Breakdown in cortical effective connectivity during midazolam-induced loss of consciousness

Fabio Ferrarelli, Marcello Massimini, Simone Sarasso, Adenauer Casali, Brady A. Riedner, Giuditta Angelini, Giulio Tononi, Robert A. Pearce

Research output: Contribution to journalArticlepeer-review


By employing transcranial magnetic stimulation (TMS) in combination with high-density electroencephalography (EEG),werecently reported that cortical effective connectivity is disrupted during early non-rapid eyemovement(NREM) sleep.This is atimewhensubjects, ifawakened, may report little or no conscious content. We hypothesized that a similar breakdown of cortical effective connectivity may underlie loss of consciousness (LOC) induced by pharmacologic agents. Here, we tested this hypothesis by comparing EEG responses to TMS during wakefulness and LOC induced by the benzodiazepine midazolam. Unlike spontaneous sleep states, a subject's level of vigilance can be monitored repeatedly during pharmacological LOC. We found that, unlike during wakefulness, wherein TMS triggered responses inmultiple cortical areas lasting for >300 ms, duringmidazolam-induced LOC, TMS-evoked activity was local and of shorter duration. Furthermore, a measure of the propagation of evoked cortical currents (significant current scattering, SCS) could reliably discriminate between consciousness and LOC. These results resemble those observed in early NREM sleep and suggest that a breakdown of cortical effective connectivity may be a common feature of conditions characterized by LOC. Moreover, these results suggest that it might be possible to use TMS-EEG to assess consciousness during anesthesia and in pathological conditions, such as coma, vegetative state, and minimally conscious state.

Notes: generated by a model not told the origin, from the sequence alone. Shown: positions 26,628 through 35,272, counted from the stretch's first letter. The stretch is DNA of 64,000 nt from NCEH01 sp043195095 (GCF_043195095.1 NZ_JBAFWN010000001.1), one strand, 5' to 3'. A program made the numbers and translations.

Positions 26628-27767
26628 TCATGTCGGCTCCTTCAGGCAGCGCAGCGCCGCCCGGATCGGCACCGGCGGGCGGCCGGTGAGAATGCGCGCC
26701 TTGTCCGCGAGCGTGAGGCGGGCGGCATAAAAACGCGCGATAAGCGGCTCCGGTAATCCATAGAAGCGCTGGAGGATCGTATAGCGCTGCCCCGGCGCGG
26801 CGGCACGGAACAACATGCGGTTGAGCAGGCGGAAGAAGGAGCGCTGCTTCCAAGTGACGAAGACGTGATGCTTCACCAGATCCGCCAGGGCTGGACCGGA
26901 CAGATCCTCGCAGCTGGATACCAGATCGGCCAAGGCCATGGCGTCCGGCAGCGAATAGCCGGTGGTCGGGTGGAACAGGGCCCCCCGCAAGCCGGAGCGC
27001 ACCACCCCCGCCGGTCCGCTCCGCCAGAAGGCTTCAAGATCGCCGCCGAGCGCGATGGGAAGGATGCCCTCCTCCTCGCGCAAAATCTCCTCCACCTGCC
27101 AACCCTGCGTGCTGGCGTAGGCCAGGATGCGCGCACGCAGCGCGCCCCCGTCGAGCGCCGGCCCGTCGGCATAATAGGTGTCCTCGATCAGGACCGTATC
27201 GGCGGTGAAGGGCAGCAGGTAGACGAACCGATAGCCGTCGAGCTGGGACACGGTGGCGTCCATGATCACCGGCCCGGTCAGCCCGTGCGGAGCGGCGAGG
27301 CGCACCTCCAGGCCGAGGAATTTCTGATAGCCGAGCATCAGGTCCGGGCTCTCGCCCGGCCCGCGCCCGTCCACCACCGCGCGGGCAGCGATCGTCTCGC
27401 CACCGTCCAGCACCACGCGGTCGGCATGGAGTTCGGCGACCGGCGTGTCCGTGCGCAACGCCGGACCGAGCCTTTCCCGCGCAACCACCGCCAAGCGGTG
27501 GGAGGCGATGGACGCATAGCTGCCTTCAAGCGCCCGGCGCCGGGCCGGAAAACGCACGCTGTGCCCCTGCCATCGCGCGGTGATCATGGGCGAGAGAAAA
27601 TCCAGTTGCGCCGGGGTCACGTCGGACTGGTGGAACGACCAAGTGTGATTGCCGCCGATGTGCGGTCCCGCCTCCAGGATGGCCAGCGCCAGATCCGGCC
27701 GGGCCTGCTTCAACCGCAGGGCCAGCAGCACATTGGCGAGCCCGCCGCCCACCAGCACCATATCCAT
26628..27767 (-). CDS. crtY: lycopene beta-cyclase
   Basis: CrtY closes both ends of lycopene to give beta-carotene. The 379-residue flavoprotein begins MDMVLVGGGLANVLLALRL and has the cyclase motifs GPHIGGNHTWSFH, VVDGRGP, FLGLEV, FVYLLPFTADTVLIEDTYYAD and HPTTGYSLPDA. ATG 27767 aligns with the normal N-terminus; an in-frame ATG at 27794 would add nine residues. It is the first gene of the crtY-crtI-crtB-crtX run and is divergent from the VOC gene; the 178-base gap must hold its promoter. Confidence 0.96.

Original languageEnglish
Pages (from-to)2681-2686
Number of pages6
JournalProceedings of the National Academy of Sciences of the United States of America
Issue number6
Publication statusPublished - Feb 9 2010


  • Anesthesia
  • High-density electroencephalography
  • Transcranial magnetic stimulation

ASJC Scopus subject areas

  • General

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